The Sun's Disc Talismans (Illustrations No. 90, 92, Plate VII) are symbols of the god Ra, No. 92 being appropriately placed upon the head of a Ram, the symbol of the Zodiacal house Aries, in which sign the sun is exalted. It was worn for Power and Renown, and to obtain the favours of the great ones, being also an emblem of new birth and resurrection.
The Frog Talisman (Illustration No. 91, Plate VII) was highly esteemed, and is an attribute of Isis, being worn to attract her favours and for fruitfulness. Because of its fertility its hieroglyphic meaning was an immense number. It was also used as a symbol of Ptah, as it represented life in embryo, and by the growth of its feet after birth it typified strength from weakness, and was worn for recovery from disease, also for Health and Long Life, taking the place sometimes of the Crux Ansata or Ankh, as a symbol of Life.
The Pillow (Illustration No. 93, Plate VII) was used for preservation from sickness and against pain and suffering; it was also worn for the favour of Horus, and was placed with the dead as a protection and to prevent violation of the Tomb.
The Lotus (Illustrations No. 94, 95, Plate VII) is a symbol with two meanings. Emblematical of the Sun in the ancient days of Egypt and typifying Light, Understanding, Fruitfulness, and Plenty, it was believed to bring the favours of the god Ra. Later it is described as "the pure Lily of the Celestial Ocean," the symbol of Isis, who is sometimes alluded to as "the White Virgin." It became typical of Virginity and Purity, and having the double virtue of chastity and fecundity it was alike prized for Maiden- and Motherhood.
The Fish Talisman (Illustrations Nos. 96, 97, Plate VII) is a symbol of Hathor (who controlled the rising of the Nile), as well as an Amulet under the influence of Isis and Horus. It typified the primeval Creative principle and was worn for domestic felicity, Abundance, and general Prosperity.
EGYPTIAN AND GNOSTIC TALISMANS.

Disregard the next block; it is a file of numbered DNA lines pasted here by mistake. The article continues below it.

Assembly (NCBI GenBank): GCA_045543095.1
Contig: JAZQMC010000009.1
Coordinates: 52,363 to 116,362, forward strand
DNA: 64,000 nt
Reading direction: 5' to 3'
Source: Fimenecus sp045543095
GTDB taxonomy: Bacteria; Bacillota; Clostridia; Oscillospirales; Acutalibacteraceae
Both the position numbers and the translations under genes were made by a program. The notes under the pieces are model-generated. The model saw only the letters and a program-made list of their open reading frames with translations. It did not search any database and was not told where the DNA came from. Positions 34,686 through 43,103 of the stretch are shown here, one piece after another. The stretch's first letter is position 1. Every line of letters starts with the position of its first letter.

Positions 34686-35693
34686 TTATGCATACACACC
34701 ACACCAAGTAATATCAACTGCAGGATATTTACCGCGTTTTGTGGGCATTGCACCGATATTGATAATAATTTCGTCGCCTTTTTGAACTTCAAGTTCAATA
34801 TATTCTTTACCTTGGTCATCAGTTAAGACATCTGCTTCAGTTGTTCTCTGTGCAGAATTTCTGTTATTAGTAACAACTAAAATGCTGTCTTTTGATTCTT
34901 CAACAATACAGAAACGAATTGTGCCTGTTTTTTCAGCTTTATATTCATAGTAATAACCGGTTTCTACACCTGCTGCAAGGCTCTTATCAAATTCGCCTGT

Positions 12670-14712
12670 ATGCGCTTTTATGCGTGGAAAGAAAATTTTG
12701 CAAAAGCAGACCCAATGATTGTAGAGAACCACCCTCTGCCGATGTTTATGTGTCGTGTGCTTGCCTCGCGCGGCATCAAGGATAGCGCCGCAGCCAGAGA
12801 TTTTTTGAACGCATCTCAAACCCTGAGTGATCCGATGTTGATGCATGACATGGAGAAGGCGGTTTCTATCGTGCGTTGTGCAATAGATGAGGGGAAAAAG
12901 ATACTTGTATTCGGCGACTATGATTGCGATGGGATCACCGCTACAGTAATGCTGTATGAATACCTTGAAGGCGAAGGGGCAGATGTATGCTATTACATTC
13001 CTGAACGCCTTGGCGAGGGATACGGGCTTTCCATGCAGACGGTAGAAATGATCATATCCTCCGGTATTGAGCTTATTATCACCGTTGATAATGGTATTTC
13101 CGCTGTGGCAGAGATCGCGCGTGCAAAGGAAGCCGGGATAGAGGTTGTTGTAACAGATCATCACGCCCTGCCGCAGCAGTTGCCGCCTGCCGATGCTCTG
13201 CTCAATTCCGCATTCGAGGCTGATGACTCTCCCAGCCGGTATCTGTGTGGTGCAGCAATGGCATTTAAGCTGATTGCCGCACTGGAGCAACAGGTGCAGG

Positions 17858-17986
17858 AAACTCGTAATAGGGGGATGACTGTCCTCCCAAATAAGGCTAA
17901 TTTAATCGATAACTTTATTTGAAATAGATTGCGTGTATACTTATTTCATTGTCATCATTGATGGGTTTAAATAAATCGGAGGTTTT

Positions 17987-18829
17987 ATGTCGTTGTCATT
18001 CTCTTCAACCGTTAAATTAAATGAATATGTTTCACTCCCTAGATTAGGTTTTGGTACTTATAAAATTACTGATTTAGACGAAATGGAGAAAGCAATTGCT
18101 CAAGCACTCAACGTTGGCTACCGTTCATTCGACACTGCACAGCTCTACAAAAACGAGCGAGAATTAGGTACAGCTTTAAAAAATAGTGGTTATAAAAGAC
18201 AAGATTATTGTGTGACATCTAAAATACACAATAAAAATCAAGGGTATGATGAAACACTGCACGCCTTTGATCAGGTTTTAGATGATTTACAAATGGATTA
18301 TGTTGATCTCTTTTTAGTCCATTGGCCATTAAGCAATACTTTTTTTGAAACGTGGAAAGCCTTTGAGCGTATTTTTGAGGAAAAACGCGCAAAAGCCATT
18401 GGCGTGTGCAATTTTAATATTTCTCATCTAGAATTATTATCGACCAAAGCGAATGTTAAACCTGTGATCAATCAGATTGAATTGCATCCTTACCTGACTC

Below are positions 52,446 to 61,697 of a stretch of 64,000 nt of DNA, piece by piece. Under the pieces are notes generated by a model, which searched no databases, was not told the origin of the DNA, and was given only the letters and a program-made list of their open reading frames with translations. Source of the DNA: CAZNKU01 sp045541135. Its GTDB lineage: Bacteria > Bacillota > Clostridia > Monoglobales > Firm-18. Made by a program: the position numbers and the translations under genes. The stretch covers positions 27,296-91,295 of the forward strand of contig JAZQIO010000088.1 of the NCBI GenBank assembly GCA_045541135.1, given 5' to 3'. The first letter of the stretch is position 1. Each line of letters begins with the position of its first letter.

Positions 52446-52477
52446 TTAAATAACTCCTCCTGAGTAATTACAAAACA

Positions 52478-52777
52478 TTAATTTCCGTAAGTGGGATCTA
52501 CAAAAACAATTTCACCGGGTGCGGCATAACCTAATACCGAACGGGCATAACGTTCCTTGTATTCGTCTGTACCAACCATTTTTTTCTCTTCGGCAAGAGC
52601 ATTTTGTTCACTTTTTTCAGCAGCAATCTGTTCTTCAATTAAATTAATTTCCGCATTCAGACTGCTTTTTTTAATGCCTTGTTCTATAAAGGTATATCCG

The Vulture Talisman (Illustration No. 98, Plate VII) was worn to protect from the bites of Scorpions, and to attract Motherly Love and Protection of Isis, who (it was believed) assumed the form of a vulture when searching for her son Horus, who, in her absence, had been stung to death by a Scorpion. Thoth, moved by her lamentations, came to earth and gave her "the Words of Power," which enabled her to restore Horus to life. For this reason, it was thought that this Amulet would endow its wearer with power and wisdom so that he might identify himself with Horus and partake of his good fortune in the fields of eternal bliss.
The Sceptre (Illustrations Nos. 76, 77, 78, Plate VI) is a symbol of Isis, typifying power over the fruits of the earth, and was worn to preserve and renew youth and vigour, and to attract physical strength and virility.
It is, of course, difficult and futile to speculate as to the extent of the influence these Egyptian Amulets and Talismans exercised over this ancient people, but in the light of our present knowledge we feel that the religious symbolism they represented, the conditions under which they were made, the faith in their efficacy, and the invocations and "words of power" which in every case were a most essential part of their mysterious composition makes them by far the most interesting of any yet dealt with.